CADman_KS
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Quote:
Originally Posted by Dave W View Post
...


A 250/2500, max GVW at 10,000 pounds is being sold to satisfy state registration and insurance companies and out of pocket costs. Mine is an F250 by badges and 'B' pillar sticker but in reality has a 12,100 GVW by actual OEM part numbers, not 10,000.


...
This is the kind of information that I'm looking for, and don't understand at the end of the day. The "stuff" that I'm trying to make heads or tails of.

I don't see any Ford 250's listed as 12,100, even on their website. So, how does one get this arrangement?

I did do a little bit of reading on the 10,000 yesterday, and it seems to me that this only applies to vehicles that are being used for commercial / CDL purposes. BUT, if you buy a 10000 GVW truck, then you're stuck with the payload that comes along with it, as near as I can tell...
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Old 12-10-2019, 08:10 AM   #10
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Quote:
Originally Posted by CADman_KS View Post

I don't see any Ford 250's listed as 12,100, even on their website. So, how does one get this arrangement?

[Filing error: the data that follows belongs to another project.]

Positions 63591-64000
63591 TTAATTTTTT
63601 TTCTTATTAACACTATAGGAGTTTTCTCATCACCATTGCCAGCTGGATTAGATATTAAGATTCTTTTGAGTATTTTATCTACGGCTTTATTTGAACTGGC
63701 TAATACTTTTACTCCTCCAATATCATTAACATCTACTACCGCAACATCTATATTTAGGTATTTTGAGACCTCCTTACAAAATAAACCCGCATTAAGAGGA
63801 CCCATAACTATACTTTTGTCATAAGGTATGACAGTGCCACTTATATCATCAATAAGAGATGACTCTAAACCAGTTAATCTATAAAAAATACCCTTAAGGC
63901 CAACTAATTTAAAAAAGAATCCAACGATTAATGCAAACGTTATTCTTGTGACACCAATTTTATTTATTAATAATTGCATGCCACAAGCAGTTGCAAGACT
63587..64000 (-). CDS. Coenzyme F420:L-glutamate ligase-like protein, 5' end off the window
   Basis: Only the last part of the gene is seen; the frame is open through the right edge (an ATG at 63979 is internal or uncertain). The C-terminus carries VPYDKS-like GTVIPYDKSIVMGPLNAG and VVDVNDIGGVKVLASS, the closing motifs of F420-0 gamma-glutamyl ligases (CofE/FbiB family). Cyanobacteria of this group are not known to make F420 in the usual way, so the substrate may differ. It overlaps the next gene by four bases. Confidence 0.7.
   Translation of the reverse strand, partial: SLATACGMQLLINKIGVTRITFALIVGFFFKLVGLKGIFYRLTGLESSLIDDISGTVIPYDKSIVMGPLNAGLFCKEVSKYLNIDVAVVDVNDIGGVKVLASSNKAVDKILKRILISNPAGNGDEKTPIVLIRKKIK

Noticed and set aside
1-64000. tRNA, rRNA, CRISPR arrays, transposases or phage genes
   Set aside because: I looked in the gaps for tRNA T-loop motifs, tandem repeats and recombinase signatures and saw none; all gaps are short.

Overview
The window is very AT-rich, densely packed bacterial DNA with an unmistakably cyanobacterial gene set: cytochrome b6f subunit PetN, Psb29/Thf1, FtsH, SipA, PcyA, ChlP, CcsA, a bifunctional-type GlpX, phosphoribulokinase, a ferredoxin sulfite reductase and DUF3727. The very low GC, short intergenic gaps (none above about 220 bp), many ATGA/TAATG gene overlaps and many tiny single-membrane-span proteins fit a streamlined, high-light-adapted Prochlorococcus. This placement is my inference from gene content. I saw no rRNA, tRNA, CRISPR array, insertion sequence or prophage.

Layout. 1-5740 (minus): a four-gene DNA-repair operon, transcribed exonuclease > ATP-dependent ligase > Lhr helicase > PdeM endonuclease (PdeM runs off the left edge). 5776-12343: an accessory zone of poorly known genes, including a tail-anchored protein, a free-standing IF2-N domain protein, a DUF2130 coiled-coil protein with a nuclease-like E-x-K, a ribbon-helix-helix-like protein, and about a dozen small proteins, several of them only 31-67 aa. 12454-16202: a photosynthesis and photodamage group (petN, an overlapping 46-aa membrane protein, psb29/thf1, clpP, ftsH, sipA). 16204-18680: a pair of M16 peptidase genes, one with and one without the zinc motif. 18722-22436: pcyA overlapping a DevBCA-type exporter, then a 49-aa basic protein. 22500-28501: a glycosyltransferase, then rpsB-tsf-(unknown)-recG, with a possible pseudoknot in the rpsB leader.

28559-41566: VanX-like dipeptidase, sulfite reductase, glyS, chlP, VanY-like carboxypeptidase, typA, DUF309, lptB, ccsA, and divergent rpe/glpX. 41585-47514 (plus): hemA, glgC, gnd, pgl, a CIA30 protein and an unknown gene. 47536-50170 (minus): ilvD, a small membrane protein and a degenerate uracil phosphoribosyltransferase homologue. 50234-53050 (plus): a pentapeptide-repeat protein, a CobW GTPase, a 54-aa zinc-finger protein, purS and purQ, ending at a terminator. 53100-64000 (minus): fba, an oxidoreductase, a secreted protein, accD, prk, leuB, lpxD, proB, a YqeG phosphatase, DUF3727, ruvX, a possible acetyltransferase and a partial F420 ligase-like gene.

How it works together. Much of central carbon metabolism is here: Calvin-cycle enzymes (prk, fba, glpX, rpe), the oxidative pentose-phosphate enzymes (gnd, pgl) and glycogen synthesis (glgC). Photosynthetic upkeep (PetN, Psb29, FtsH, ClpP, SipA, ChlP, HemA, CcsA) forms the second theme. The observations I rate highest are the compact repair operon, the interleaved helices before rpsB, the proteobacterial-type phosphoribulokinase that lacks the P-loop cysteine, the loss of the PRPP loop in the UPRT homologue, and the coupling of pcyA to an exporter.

You will never see a 250/2500 listed/'B' pillar stickered above 10,000 pounds GVW. It's only by actual part numbers that you will find anything above that figure. It took me hours to find the rear springs on a parts list and their capacity. Mine has both the camper and 5er packages. I tow our 5er a bit above the 'legal' limit


I did do a little bit of reading on the 10,000 yesterday, and it seems to me that this only applies to vehicles that are being used for commercial / CDL purposes. BUT, if you buy a 10000 GVW truck, then you're stuck with the payload that comes along with it, as near as I can tell...


In NY State, any vehicle with above a 6K GVW is to be licensed as a commercial vehicle. The reasoning I was given is that it keeps these heavier pickups off the NY City area parkways that only allow automobiles and 150/1500 pockups - but that part may be urban myth. The 6K commercial plate licensing part isn't.





****************************
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Old 12-10-2019, 08:13 AM   #11
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With out getting into the Chevy - Ford - DRW - SRW thing - If you are truly looking at 2019 models they are gone or going fast. I bought a new Chevy 3500 in August as they were on sale with big incentives to get rid of them before the 2020s came out.

The truck "I" bought fits "MY" needs and does what "I" need it to do. Its probably not the truck some would say "I" need but.....
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Old 12-10-2019, 08:17 AM   #12
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Quote:
Originally Posted by Dave W View Post
You will never see a 250/2500 listed/'B' pillar stickered above 10,000 pounds GVW. It's only by actual part numbers that you will find anything above that figure. It took me hours to find the rear springs on a parts list and their capacity. Mine has both the camper and 5er packages. I tow our 5er a bit above the 'legal' limit